The image shows the letters a ra pa ca na in seven scripts in approximate chronological order.

  • Kharoṣṭhī *
  • Brahmī
  • Gupta
  • Sarada
  • Ranjana/Lantsa
  • Siddhaṃ
  • Tibetan (Uchen)

* Note that Kharoṣṭhī is usually written right to left, but I have reversed the usual order here to make comparisons easier.

The earliest references to the Arapacana occur in Gandhārā in the first centuries of the common era. Particularly important are a collection of texts found in 1998 near Bajaur in what is now Pakistan. These 1800-2000 year old birch-bark manuscripts contain a fragment which has a series of verses with keywords in the order of the Kharoṣṭhī alphabet. Other important sources include bas relief stone carving depicting scenes from the Lalitavistara Sūtra, and some engravings on the back of carvings. Salomon has used the latter to confirm the order of vowels in Kharoṣṭhī is the same as Aramaic and different from other Indian scripts.

Recent scholarship places the origins of Kharoṣṭhī in about the 4th century BCE and Brahmi about the 3rd century BCE (Salomon 1995). The model for the Kharoṣṭhī script is thought to be a form of Aramaic. Several features including the order of vowels, writing right to left, and the form of some letters make this seem very likely. Also the use of the alphabet as a mnemonic probably demonstrates outside influence, since no other Indian texts use this method, while Manichean and Hebrew sources do. We know that Gāndhārā was subject to many invasions through the Khyber Pass, and at the time of the Arapacana Alphabet the rulers were the Kushans. It is notable that also at this time images of the Buddha in human form were first made, using Greco-roman sculptural models.

The earliest uses of the word dhāraṇī probably refer to the mnemonic use of the Kharoṣṭhī alphabet. Each letter of the alphabet reminded the reciter or meditator of a word, which in turn served as the key for a reflection on the Buddhadharma. The most obvious sources of the alphabet for many years were texts written in Sanskrit, though preserving the Gāndhārī alphabetical order for the keywords. Until the discovery of the Bajaur collection, the oldest example of an Indian alphebtical mnemonic was in the Lalitavistara Sūtra. The well known Sanskrit version uses the Sanskrit alphabet, but a lesser known Chinese translation which may be older, retains the Gāndhārī order. The key source is the Pañcaviṃśatisāhasrikā Prajñāpāramita Sutra, The Perfection of Wisdom in 25,000 lines, which Conze translates in his book The Large Sutra on Perfect Wisdom which sets out the following meanings for the first syllables:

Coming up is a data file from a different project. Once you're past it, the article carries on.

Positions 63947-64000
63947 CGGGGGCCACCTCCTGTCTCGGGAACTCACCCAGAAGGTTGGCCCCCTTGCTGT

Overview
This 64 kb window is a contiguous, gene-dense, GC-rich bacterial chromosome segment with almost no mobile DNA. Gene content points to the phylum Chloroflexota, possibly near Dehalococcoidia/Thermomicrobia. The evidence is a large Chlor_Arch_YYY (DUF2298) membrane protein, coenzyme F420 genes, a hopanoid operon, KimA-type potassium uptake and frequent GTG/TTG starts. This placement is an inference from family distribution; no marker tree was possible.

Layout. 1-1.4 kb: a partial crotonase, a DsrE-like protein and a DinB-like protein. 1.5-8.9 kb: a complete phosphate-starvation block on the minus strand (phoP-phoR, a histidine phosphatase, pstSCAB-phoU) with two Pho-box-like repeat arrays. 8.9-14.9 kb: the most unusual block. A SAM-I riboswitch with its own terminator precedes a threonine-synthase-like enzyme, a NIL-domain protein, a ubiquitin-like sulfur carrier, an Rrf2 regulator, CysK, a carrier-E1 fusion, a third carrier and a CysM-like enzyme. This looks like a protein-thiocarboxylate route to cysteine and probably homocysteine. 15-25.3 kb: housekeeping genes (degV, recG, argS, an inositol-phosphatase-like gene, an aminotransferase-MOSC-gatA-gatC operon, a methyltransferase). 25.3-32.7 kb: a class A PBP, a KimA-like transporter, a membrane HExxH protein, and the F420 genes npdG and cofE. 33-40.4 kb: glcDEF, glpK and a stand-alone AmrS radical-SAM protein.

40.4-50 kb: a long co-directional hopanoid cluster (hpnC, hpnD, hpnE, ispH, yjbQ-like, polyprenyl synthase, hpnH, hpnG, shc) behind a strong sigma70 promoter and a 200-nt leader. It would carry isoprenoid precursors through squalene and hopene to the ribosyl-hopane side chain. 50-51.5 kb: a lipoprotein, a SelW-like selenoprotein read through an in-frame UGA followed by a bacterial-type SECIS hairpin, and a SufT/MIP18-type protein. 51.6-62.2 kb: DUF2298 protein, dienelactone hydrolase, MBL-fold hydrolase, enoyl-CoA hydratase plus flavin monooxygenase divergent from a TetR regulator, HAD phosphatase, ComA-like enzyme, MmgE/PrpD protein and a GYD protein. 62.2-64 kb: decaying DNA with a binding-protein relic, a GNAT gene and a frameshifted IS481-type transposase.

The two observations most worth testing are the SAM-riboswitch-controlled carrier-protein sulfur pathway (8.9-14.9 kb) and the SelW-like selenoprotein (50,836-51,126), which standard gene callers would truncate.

A is a door to the insight that all dharmas are unproduced from the very beginning (ādya-anutpannatvād);
RA is a door to the insight that all dharmas are without dirt (rajas);
PA is a door to the insight that all dharmas have been expounded in the ultimate sense (paramārtha);
CA is a door to the insight that the decrease (cyavana) or rebirth of any dharma cannot be apprehended, because all dharmas do not decrease, nor are they reborn;
NA is a door to the insight that the names [i.e. nāma] of all dharmas have vanished; the essential nature behind names cannot be gained or lost.

Across the various texts there is variation in the make up of the alphabet, the order, and the numberof letters. Most, but not all, of these can be explained by the process of transplanting the Gāndhārī into a Sanskrit milieu, followed by a loss of knowledge of the original language and/or script. Others may be scribal errors. A complete explanations is still wanted.

The complete Arapacana Alphabet in the Pañcaviṃśatisāhasrikā: is a ra pa ca na la da ba ḍa ṣa va ta ya ṣṭa ka sa ma ga stha ja śva dha śa kha kṣa sta jña rta ha bha cha sma hva tsa bha ṭha ṇa pha ska ysa śca ṭa ḍha. See also the Wisdom Alphabet Meditation for a full list of the keywords associated with the letters.

The first sentence from the Pañcaviṃśatisāhasrikā verses - akāro mukhaṃ sarvadharmāṇāṃ ādyanutpannavāt - went on to become a mantra in its own right in the Hevajra Tantra for instance.

Other references to the Arapacana Alphabet

This list is arranged in chronological order of translation into Chinese. Date, Text (translator) - Taisho number.

Both of the following lists appear in Lokesh Candra. Dictionary of Buddhist Iconography. p.2154.

there is also an undated translation of the Mahāsannipāta Sūtra in the Nanjo Canon (Nj 61)

The Arapacana mantra also appears in the following Chinese translations

Arapacana Calligraphy Video

More information

visiblemantra.org

Jayarava Rave

Cambridge FWBO Centre

Sound files from my evening on the Arapacana Alphabet at the Cambridge Buddhist Centre, 1 Nov 2007.

Other

For more on the theory that the arapacana alphabet is Gāndhārī see: Salomon, Richard. New Evidence for a Gāndhārī Origin of the Arapacana Syllabary. Journal of the American Oriental Society, Vol. 110, No. 2 (Apr - Jun, 1990), pp. 255-273.

Salomon, Richard. On the origins of the Early Indian Scripts. Originally published in the Journal of the American Oriental Society, 115.2 (1995), 271-279.